William Leith in The Telegraph:
Why, Brooks asks, can’t physicists find a theory to explain how the universe works? Well, the universe contains particles, and these particles are guided by forces. The trouble is that the experts don’t really understand most of the forces and particles. “Almost all the universe is missing,” says Brooks. “Ninety-six per cent, to put a number on it.” Brooks surmises that there must be hugely powerful forces we don’t know about – or, to use the scientific term, “dark matter”. We know this – or, at least, we think we know this – because we don’t understand how gravity works.
Don’t we? Not really. In our solar system, we know that the Earth travels around the Sun faster than, say, Neptune for a simple reason: the Earth is closer, and is therefore subject to stronger gravitational force. But look at galaxies a little further out, and the same thing does not happen. In the Coma cluster of galaxies, objects at the edge are moving faster than they should. That must be because they are being held in place by something. Dark matter, almost certainly. Which might be just another way of saying, “we don’t know”.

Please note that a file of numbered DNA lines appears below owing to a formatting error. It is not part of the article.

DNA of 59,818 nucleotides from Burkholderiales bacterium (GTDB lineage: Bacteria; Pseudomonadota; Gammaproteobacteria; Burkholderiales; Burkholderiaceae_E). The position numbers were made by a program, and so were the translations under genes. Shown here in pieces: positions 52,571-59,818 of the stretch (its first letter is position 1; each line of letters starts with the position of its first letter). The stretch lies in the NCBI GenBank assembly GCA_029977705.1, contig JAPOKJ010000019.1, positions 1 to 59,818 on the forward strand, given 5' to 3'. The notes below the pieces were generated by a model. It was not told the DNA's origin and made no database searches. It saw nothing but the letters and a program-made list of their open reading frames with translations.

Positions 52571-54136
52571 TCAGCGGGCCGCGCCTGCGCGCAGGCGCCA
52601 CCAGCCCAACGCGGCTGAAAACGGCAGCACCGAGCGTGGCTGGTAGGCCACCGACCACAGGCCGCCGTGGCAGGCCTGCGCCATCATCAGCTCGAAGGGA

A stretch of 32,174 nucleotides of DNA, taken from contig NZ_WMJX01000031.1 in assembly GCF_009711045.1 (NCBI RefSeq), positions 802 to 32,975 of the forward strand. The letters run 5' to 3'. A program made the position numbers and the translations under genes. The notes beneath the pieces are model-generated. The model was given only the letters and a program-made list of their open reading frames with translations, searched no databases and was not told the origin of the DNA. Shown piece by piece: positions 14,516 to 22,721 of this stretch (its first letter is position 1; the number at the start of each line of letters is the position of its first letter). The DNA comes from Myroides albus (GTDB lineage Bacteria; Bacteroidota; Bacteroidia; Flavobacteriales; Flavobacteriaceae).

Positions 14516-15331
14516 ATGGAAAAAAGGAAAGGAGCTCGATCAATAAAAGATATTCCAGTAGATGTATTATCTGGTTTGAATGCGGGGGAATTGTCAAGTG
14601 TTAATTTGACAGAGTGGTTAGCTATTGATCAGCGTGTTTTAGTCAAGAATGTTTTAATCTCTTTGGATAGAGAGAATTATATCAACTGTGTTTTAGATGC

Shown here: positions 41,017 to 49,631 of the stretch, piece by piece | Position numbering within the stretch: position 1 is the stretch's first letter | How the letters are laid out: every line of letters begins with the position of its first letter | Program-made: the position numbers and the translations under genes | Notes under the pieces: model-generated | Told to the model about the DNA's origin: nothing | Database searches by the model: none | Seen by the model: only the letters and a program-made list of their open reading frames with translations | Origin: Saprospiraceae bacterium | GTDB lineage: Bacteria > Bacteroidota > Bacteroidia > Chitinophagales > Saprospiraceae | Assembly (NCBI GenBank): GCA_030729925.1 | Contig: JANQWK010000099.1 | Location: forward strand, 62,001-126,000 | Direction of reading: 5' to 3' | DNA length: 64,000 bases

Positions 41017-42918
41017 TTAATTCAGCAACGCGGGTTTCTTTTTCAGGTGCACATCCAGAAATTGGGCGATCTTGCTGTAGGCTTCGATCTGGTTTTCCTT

Adding to the list of uncertainty, Brooks asks another question: what is life? Again, scientists don’t know. There are inanimate objects. And then there are living things. “But no scientist on Earth can tell you where the fundamental difference between these two states lies.” One definition might be that living things reproduce themselves. But then, so do some non-living things, such as computer viruses. And some living things, such as mules, do not.